Global protests over the police killings of George Floyd, Breonna Taylor and other Black people have kicked off many discussions about systemic racism in social circles where that topic has often been swept under the rug.
Oregon State University-Cascades hosted one of those discussions Monday evening in an online forum. Erika McCalpine, a business instructor at the university and a Black woman, alongside four other Black panelists and residents of Bend, discussed racial tension, being Black in Central Oregon and what non-Black allies can do to help.
“Bend is going to become more diverse, whether you like it or not,” said Rob Garrott, one of the four panelists. “Now is the time for us to be having these kinds of discussions so we don’t have a George Floyd incident here.”
The four panelists all had different backgrounds and experiences that were reflected in their personal stories about race.
Garrott, a senior content manager for LinkedIn, said he moved to Bend from Los Angeles a few years ago, partially because of his passion for outdoor activities. He said although he loves Bend, he still gets stared at every day for being Black in a very white city.
“Sometimes it’s a good stare — ‘Hey, I like that bicycle’ — sometimes, it’s, ‘Hey, we have those here?’ And I’m not talking about my bicycle,” Garrott said. “It’s the price I pay for living in paradise.”
Only 0.6% of Bend’s population identifies as Black or African American, compared to more than 13% of the U.S. population, according to the U.S. Census.
Judith Sadora, a wilderness therapist, was raised in New Jersey by a mother who immigrated to the U.S. from Haiti. Because of her mother’s sacrifices to provide a good education and life for her family, she can’t abide by the “all lives matter” response to the Black Lives Matter movement, she said.
“The reason why Black lives have to matter is because of systemic racism,” Sadora said. “I think of the risks and sacrifices that my mom had to take to have the opportunities that I had, … and the reason she had to take those risks was because of systemic racism.”
Dalton Miller-Jones, a retired Portland State University psychology professor, brought up some stories from his youth in the mid-20th century to remind listeners that 2020’s racial tensions are not new. He experienced segregation as a child, and was later part of a group of Black college students that took over the campus union building at Cornell University as a protest of racism — only to have to arm themselves because of threats from white fraternity members.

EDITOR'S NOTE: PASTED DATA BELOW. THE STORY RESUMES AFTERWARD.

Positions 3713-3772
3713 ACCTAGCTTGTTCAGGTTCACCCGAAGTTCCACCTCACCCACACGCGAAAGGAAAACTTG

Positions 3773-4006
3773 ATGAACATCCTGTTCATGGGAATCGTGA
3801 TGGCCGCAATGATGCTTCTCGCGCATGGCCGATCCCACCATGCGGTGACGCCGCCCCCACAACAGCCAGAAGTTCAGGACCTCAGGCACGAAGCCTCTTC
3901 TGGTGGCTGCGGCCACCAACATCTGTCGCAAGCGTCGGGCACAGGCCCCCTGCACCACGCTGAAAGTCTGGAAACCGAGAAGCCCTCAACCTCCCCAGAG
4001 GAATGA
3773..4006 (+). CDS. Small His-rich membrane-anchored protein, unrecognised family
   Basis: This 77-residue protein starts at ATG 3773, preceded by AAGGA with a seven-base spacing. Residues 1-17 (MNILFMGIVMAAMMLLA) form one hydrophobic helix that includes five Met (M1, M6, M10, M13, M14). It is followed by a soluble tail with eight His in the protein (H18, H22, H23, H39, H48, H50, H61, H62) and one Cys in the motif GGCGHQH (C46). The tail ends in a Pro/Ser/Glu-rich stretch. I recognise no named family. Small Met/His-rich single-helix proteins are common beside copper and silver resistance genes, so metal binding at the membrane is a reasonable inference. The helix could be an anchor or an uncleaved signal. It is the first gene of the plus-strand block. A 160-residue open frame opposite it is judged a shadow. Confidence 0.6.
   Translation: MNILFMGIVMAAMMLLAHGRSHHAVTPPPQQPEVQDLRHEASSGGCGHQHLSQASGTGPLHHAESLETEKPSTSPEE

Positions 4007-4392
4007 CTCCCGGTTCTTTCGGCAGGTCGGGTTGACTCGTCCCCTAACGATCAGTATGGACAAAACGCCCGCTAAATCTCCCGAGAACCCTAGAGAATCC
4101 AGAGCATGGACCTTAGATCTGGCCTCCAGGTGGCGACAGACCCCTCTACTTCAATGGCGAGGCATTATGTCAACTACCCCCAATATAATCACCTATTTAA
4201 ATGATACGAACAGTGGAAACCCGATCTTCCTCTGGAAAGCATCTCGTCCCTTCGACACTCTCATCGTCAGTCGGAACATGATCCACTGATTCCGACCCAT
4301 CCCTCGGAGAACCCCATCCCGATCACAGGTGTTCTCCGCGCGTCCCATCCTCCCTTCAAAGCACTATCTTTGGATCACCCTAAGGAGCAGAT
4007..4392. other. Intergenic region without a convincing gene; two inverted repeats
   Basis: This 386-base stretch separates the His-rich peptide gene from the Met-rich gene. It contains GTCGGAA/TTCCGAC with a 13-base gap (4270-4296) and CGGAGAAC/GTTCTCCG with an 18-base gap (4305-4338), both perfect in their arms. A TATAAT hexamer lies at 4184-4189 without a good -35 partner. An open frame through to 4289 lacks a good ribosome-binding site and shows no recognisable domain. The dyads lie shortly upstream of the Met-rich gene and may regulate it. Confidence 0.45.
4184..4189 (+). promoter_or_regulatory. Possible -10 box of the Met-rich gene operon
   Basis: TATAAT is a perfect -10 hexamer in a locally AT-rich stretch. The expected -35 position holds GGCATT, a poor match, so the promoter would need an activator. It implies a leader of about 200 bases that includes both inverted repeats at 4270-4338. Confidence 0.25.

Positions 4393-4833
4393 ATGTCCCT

“I’ve been physically and emotionally close to the trauma of experiencing sitting in the back of the bus, having to go into movie theaters through the back door … drinking out of separate water fountains as a young kid, to seeing the murderers of Emmett Till,” Miller-Jones said. “This (current unrest) is absolutely continuous with my experience.”
Marcus LeGrand, a college and career success coach at Central Oregon Community College, said he felt hopeful at young people’s passion to combat racism after Floyd’s death. But he also had pointed critiques for educators who taught a whitewashed version of history and didn’t call out racism in their classrooms.
“If you’re in the classroom, and you hear something, speak up,” LeGrand told teachers. “I hear from students who hear the N-word on the daily, and that is sad.”
LeGrand also said he noticed that although other people of color and white women have actively participated in anti-racism discussions recently, he hadn’t heard much from white men. He asked white men to join in the fight against racism.
“White men: Do your job, step up, be human,” LeGrand said. “You’re quiet right now, and I’m sick of the quiet.”
Miller-Jones brought up the three youth-focused town halls held by the social justice group he’s a member of, Restorative Justice and Equity. He said more than 60% of students of color at these town halls had received negative comments about their appearance or ethnicity in local schools.
“This probably would shock people who are not as aware of the assault that these young people have been dealing with for most of their time here, in good, progressive Central Oregon,” Miller-Jones said. “‘We don’t have any problems here,’ we say, but we do.”
Before the forum began, the online livestream showed a slideshow of slain Black people, many killed by police, such as Treyvon Martin and Elijah McClain, as Marvin Gaye’s classic “What’s Going On” played on a loop. The slide show lasted eight minutes and 47 seconds — one second longer than a Minneapolis police officer kneeled on Floyd’s neck May 25.
“That song was written quite a while ago, but the lyrics still apply today,” McCalpine said.
The panelists and McCalpine recommended a number of books on racism to listeners. However, McCalpine emphasized that reading those books doesn’t mean one has lived that experience.
“Please don’t ever think that because you’ve read all the books, that you know what it’s like to be Black, Indigenous, or another person of color,” she said. “Please don’t talk to us like you are us, because we have a different experience.”
All five speakers encouraged people to have conversations about race with their colleagues, and for non-Black people to consistently fight racism with their actions and resources.
“If this were a problem we could solve … it would’ve been solved years ago,” Garrott said. “We need your help.”
“It’s my hope that you’ve heard something that helps you understand that Black lives do indeed matter,” McCalpine added. “And Black Lives Matter is the bare minimum.”